Bishop Richard F. Stika proclaimed the beginning of the Jubilee Year of Mercy in the Diocese of Knoxville during the Rite of Introduction at the Our Lady of the Mountains chapel at the Chancery on Dec. 8.
“Dear beloved brothers and sisters, with eyes fixed on Jesus and his merciful face, the Holy Father, on this Solemnity of the Immaculate Conception, has inaugurated an Extraordinary Jubilee, thus opening to us and to all men and women the door of God’s mercy”, Bishop Stika recited.
“In communion with the universal Church, this celebration marks the solemn beginning of the Holy Year in our diocesan Church; a prelude to the profound experience of grace and reconciliation that awaits us this year.”
Following the Opening Rite, the Bishop, Cardinal Justin Rigali, Father David Boettner, Father Joe Reed, and Father Arthur Torres led a procession of more than 50 worshipers to the Cathedral of the Sacred Heart of Jesus to officially open the Holy Door.
Earlier in the day, Pope Francis inaugurated the beginning of the Year of Mercy with the opening of the Holy Door at St. Peter’s Basilica in Rome.
Other churches in the Diocese of Knoxville with Holy Doors are: The Church of Divine Mercy in Knoxville, the Basilica of Sts. Peter & Paul in Chattanooga, and St. Mary Church in Johnson City.
Following the Holy Door opening, Bishop Stika celebrated Mass at Sacred Heart Cathedral to mark the Feast of the Immaculate Conception.
“Pope Francis has given us a tremendous gift this year, it begins today.. he’s given us an extraordinary gift, a year of mercy. It’s not a mercy that comes from him, but it’s a mercy that comes from God and Jesus,” Bishop Stika said in his homily.
“The invitation that comes to us, through this Holy Year, is what are you going to do about it?”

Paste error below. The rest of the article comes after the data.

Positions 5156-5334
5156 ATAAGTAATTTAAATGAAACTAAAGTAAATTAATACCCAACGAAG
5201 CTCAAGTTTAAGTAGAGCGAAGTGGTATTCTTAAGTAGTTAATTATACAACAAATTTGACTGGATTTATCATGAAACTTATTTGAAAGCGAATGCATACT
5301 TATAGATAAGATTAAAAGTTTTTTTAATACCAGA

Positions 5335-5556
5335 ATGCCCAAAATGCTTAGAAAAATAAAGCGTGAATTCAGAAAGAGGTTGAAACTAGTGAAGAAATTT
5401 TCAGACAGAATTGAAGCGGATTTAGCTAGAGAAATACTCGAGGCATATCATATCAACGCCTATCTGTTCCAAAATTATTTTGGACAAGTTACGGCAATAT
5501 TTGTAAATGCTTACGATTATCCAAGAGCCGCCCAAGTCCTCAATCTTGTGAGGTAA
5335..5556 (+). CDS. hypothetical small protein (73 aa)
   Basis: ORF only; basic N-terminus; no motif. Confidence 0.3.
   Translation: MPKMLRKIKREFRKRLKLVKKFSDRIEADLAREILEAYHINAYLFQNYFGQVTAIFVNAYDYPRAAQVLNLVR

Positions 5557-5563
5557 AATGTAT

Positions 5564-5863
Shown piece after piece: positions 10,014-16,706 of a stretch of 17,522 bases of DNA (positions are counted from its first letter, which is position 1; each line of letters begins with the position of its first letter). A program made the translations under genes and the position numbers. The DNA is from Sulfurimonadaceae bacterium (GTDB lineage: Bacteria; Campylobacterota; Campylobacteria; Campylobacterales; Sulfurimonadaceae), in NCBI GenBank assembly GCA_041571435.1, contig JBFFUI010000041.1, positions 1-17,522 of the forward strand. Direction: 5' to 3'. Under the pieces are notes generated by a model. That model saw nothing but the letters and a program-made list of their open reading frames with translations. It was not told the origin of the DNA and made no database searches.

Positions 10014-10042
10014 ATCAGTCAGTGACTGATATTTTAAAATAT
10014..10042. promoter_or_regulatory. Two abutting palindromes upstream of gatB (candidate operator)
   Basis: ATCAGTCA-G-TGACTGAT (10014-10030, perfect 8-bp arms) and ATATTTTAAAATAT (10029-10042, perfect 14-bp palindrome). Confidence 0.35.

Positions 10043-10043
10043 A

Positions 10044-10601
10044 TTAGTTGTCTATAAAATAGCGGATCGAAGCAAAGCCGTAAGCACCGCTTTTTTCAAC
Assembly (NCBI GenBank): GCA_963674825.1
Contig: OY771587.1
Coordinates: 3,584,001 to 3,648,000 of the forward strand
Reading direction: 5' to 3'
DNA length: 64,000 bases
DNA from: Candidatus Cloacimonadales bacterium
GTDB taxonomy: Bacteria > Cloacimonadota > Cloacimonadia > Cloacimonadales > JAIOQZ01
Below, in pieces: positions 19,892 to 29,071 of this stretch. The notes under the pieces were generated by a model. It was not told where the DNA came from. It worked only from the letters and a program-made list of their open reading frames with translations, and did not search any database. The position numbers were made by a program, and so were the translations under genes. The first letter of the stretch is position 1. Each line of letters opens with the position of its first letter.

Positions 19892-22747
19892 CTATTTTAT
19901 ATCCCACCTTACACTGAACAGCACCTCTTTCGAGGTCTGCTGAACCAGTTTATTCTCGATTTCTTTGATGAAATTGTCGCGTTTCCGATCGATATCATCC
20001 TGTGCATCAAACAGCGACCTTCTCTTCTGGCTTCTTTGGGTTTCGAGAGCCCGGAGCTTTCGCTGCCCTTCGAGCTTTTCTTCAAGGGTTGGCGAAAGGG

The Bishop also used his homily to denounce bigotry– especially recent attempts to categorize all Muslims as threats to America.
“Last night I was so irritated to see a certain person running for president say that we should not allow Muslims into our country. In the 1850s and 1860s there was a group in the United States called the No Nothings who burnt down Catholic Churches,” the bishop said.
“Ah, those Muslims, they’re evil, aren’t they? Just like Oklahoma City, the man who blew up that federal building was a Catholic. Or how about those people who strung-up African-Americans because of the color of their skin? They were Christian. Remember all those children killed right before Christmas in Connecticut? The killer wasn’t Muslim. He was evil and he was mentally sick.
“You see, when we begin pointing fingers and saying, ‘you’re a greater sinner than I, then there is something wrong with our hearts. That is why the pope has given us this tremendous gift, to look into the lives that we live. People who are weak and sinful, we might not do these dramatic things, destroying the lives of (other people), but when you talk ill of another, when you gossip about another, when you misjudge another– you destroy one life and that life is precious in the eyes of God.
“So my invitation to you is to quote other people– like St. John Paul II, (who said) “be not afraid”… or Mother Teresa, she said, “do something beautiful for God, every day”.
Merciful action, the Bishop said, is what Catholics are called to during the Jubilee Year of Mercy– which concludes on Nov. 20, 2016.
For more on information on Year of Mercy celebrations in the Diocese of Knoxville, please click here to learn more.